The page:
Official specs on the SR/F
TECHNICAL SPECIFICATIONSPremium200 MILE RANGE100% ELECTRIC POWERTRAINCYPHER III161 MILESCLUTCHLESS DIRECT DRIVE485 LBBOSCH31.0 IN5 YEARS/UNLIMITED MILES
Range City? 161 miles Highway, 55 mph (89 km/h)? 99 miles Combined? 123 miles Highway, 70 mph (113 km/h)? 82 miles Combined? 109 miles
Motor Peak torque 140 ft-lb Peak power? 110 hp (82 kW) @ 5,000 rpm Top speed (max)? 124 mph Top speed (sustained)? 110 mph Type Z-Force 75-10 enhanced thermal efficiency, passively air-cooled, interior permanent magnet AC motor Controller? High efficiency and power dense, 900 Amp, 3-phase AC controller with regenerative deceleration
Power system Power pack Z-Force® Li-Ion intelligent integrated Max capacity? 14.4 kWh Nominal capacity? 12.6 kWh Charger type 6.0 kW, integrated Charge time (standard)? 2.5 hours (100% charged) / 2.0 hours (95% charged) With 6 kW Rapid Charge option? 1.5 hours (100% charged) / 1.0 hour (95% charged)
Drivetrain Transmission Clutchless direct drive Final drive 90T / 20T, Poly Chain® HTD® Carbon™ belt
Chassis / Suspension / Brakes Front suspension Showa 43 mm Big Piston Separate Function forks, with adjustable spring preload, compression and rebound damping Rear suspension Showa 40 mm piston, piggy-back reservoir shock with adjustable spring preload, compression and rebound damping Front suspension travel? 4.72 in Rear suspension travel? 5.51 in Front brakes Bosch Advanced MSC, dual J-Juan radial 4-piston calipers with radial master cylinder, 320 x 5 mm discs Rear brakes Bosch Advanced MSC, J-Juan single piston floating caliper, 240 x 4.5 mm disc Front tire Pirelli Diablo Rosso III 120/70-17 Rear tire Pirelli Diablo Rosso III 180/55-17 Front wheel 3.50 x 17 Rear wheel 5.50 x 17
Dimensions Wheelbase? 57.1 in Seat height? 31.0 in Accessory, low 30.3 in Accessory, tall 31.9 in Rake? 24.5° Trail? 3.7 in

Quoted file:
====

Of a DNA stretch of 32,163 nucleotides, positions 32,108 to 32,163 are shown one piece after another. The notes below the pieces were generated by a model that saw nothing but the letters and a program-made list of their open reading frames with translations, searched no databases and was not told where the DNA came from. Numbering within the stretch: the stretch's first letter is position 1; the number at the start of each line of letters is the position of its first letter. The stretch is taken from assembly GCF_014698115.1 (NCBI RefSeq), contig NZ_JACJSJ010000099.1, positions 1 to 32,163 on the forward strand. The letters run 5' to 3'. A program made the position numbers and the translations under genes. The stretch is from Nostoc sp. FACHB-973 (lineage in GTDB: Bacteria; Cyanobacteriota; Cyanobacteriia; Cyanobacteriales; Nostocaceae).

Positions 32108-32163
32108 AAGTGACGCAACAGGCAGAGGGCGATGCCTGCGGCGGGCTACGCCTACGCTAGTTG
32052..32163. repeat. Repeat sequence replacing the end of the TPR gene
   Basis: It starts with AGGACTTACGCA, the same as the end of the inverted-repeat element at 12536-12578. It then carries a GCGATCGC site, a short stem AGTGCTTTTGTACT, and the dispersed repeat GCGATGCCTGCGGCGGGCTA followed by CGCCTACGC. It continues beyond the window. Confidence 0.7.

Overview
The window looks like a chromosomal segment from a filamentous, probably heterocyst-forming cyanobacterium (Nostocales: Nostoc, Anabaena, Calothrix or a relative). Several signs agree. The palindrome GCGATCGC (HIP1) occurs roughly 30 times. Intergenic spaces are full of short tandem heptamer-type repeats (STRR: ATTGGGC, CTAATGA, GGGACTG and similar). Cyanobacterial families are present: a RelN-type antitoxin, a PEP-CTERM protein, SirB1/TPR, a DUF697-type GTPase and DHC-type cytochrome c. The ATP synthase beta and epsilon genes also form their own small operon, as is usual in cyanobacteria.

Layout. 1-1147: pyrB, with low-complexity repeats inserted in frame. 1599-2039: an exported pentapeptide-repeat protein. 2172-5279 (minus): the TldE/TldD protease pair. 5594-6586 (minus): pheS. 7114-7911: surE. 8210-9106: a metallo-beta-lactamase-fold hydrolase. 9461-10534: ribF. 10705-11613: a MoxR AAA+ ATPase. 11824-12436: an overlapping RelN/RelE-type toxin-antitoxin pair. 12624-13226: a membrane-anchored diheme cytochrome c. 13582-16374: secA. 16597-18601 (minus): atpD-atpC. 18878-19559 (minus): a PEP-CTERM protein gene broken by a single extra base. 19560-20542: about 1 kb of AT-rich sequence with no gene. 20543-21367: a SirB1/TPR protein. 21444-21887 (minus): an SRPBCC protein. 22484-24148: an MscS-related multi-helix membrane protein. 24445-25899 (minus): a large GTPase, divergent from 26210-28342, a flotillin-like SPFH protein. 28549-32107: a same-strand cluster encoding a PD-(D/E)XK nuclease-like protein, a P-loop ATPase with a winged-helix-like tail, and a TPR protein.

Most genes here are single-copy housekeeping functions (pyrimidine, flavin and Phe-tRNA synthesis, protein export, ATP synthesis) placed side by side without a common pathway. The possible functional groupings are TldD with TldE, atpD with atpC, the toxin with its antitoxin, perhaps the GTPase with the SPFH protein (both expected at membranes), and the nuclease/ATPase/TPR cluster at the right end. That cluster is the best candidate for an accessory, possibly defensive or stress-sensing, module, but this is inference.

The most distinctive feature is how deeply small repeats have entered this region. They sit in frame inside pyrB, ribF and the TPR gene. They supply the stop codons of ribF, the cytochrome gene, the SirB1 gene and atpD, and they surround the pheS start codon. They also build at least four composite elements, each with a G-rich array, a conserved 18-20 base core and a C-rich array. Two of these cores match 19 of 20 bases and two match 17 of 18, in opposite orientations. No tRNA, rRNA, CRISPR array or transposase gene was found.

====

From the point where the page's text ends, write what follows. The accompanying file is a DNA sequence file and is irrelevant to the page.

Weight Curb weight 498 lb Carrying capacity 502 lb
Economy Equivalent fuel economy (city)? 430 MPGe Equivalent fuel economy (highway)? 219 MPGe Typical cost to recharge? $1.61
Pricing MSRP $21,495 Does not include government incentives. Does not include local shipping, applicable taxes, PDI, or road registration fees.
Warranty Standard motorcycle warranty* 2 years Power pack warranty* 5 years/unlimited miles
|On the ride back, I had the SR/F in sport mode, all I will tell you is go for a test ride to experience this for yourself, it will change your opinion of EV’s. Just WOW!
As a final note on the SR/F when I left the dealership it was showing a range of 82 miles, I rode a total of 29 miles, but only used 19 miles of range. So when you look at range figures take them with a pinch of salt because they do vary greatly depending on how and where you ride.
We swapped bikes and I jumped on the DSR, DS for dual-sport, ‘R’ for range. The initial feeling was similar to a stock Suzuki DRZ400 in size and stature.
This Zero, in my opinion, felt much more cheaply made compared to the SR/F. Acceleration and all the other riding felt as good, just the appearance was the downside.
The reason I say this is the alloy wheels and the tiny belt are two things I would never want on a dual-sport motorcycle, and the price $18,990
The belts, for reference, on these bikes are mounted from the swing pivot to the axle, so tension is always correct.
Looking at the Zero Range the ZERO FX ZF7.2 should be considered more of a dual sport with its spoke rims, and the MSRP in the $12,000 range. But a measly 54 mile combined range makes for a short day out. That is the huge downside.
For 2020, Zero is releasing a new model called DSR Black Forest Edition. On their website, they write –
The estimated MSRP of the Black Forest is $22,490 with all the options added, from the Zero website –